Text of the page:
Green Revolution in Russia – Part II

This is continuing with yesterday’s post “Great Game Revisited (again) and the Green Revolution“.

On the Caucasus
Any attention the U.S. press pays attention to the southern Russia is only limited to Afghanistan and more to Central Asia, with Uzbekistan, Kazakhstan and Kyrgystan. But not enough attention is paid to the deteriorating situation in the Caucasus and the dangerous consequences that it may represent.

Caucasus Region

As I’ve written in a recent post, the scale (over 200+), composition (local) and targets (security installations) of the Nalchik Raid in southern Russia represents a huge blow to Russia’s control over its troubled Caucasus region, which includes Chechnya. Indeed, while Putin and the Russian elites fret over the Color Revolution (Orange, Tulip, Rose) that has reverberated throughout the former Soviet Space, a Green Revolution is increasingly destabilize southern Russia thanks partly to Russia’s own ineptness:

Accepting that post-Soviet revolutions are not organized from outside but driven by public anger against corrupt authoritarian regimes is all but impossible for Putin and his courtiers. It would inevitably lead to the conclusion that the street battles in Nalchik were not a terrorist attack but an outburst of accumulated rage caused by police brutality and officially sanctioned persecution of Muslims (Vremya novostei, October 14). (Jamestown Foundation, emphasis mine)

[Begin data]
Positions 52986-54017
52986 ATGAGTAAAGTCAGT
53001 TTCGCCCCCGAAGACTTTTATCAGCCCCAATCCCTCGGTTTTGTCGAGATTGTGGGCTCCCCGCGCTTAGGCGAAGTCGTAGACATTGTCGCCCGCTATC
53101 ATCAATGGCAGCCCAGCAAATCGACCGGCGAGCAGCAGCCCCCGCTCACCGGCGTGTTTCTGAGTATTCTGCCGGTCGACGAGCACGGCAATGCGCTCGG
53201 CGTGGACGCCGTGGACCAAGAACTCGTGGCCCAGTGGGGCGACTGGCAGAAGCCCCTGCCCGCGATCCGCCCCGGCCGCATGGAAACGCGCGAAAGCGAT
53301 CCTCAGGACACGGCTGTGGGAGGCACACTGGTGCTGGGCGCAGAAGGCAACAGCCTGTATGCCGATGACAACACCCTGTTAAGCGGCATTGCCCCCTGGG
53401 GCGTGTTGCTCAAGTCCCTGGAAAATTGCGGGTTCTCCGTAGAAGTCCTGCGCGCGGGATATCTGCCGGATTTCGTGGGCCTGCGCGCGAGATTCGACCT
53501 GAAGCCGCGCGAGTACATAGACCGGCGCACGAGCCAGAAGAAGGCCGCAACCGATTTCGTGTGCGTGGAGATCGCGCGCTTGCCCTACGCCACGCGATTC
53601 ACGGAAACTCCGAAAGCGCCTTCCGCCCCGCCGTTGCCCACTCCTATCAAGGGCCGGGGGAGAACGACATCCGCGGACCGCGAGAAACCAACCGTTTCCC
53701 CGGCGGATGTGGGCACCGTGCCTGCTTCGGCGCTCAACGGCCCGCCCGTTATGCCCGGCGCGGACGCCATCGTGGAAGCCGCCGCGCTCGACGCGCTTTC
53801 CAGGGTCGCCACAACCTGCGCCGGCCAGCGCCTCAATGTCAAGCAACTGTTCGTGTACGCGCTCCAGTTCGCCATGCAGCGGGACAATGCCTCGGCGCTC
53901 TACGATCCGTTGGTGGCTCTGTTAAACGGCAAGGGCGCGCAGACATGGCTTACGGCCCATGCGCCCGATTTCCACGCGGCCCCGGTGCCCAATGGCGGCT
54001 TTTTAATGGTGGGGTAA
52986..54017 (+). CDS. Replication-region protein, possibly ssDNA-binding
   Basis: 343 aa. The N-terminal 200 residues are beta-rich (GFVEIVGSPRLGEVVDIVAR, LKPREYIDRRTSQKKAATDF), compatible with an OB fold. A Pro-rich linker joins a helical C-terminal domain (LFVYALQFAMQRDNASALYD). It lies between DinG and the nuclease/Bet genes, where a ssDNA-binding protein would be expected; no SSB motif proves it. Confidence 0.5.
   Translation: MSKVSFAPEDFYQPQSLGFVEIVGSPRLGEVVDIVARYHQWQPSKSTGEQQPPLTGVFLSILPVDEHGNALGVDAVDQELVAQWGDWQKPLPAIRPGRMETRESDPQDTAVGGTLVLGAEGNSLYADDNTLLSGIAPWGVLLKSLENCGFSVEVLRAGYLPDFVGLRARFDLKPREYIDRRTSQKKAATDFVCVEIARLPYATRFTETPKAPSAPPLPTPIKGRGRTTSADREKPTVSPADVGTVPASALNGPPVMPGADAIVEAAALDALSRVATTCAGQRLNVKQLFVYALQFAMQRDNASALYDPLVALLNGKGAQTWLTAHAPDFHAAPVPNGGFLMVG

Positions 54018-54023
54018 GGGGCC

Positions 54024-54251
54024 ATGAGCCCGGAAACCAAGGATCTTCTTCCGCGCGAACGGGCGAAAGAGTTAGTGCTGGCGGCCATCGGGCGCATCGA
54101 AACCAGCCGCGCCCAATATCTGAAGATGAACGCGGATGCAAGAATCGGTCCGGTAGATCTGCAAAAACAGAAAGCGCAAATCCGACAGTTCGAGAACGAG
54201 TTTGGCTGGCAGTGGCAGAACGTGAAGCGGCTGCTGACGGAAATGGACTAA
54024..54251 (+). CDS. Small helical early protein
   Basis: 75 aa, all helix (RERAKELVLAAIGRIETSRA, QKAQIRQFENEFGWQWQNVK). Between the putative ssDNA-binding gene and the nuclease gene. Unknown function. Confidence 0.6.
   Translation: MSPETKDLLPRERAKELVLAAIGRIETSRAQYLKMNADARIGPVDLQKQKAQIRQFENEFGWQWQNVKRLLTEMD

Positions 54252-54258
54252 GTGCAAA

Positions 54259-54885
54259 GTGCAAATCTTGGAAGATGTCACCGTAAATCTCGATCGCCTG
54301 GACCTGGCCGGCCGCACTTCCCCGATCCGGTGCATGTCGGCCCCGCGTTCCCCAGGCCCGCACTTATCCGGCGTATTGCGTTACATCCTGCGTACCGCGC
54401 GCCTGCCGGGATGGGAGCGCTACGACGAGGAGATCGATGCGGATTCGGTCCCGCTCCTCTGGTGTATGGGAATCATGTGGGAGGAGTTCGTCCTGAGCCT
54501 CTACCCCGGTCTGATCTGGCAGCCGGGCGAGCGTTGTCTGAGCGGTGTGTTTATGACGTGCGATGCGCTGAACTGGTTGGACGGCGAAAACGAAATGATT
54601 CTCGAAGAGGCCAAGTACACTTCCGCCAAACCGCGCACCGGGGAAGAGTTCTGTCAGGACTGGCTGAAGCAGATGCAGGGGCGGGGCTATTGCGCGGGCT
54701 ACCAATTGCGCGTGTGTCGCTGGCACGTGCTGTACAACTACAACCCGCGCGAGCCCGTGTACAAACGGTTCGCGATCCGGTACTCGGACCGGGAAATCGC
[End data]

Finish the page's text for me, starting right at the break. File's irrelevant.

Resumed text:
Drawing from the Nalchik Raid, Andrei Smirnov at Jamestown gravely stated regarding the state of security in the Caucasus:

The Nalchik attack showed that the rebels in the North Caucasus maintain sufficient military capabilities to attack and temporarily hold one of the largest cities in the North Caucasus and could have enough capability to seize control of a whole region in the near future. The attack on Nalchik sent a clear warning to Putin and his team that they are outgunned in the Caucasus. (Jamestown Foundation, empahsis mine)

To add to that, the Nalchik Raid demonstrates that the Islamofacist have the intiative. They can choose when and where to attack, putting the Russian security forces on the defensive.

The Kremlin and the local governments inaptness in the Caucasus combined with the situation in Chechnya Conflict risk spilling an arc of fire across the region – where the vacuum of Russian power and legitimacy would lead to the raise and spread of radical Islam, as a significant movement.

Once reaching a sizable movement any turn to suppress them violent by Russian forces would be seen, not only as harsh and repressive, but also taking on the same tinge of apartheid and ethnic cleansing. That would be the tipping point, where the Caucasus would be lost to everything, but the radical extremist.

It would lead to the creation of a region far worse than Taliban-ruled Afghanistan, closer to Russia (obviously), closer to Europe and closer to the enormous energy resources and pipeline infrastructure in the region and in close-by Central Asia.



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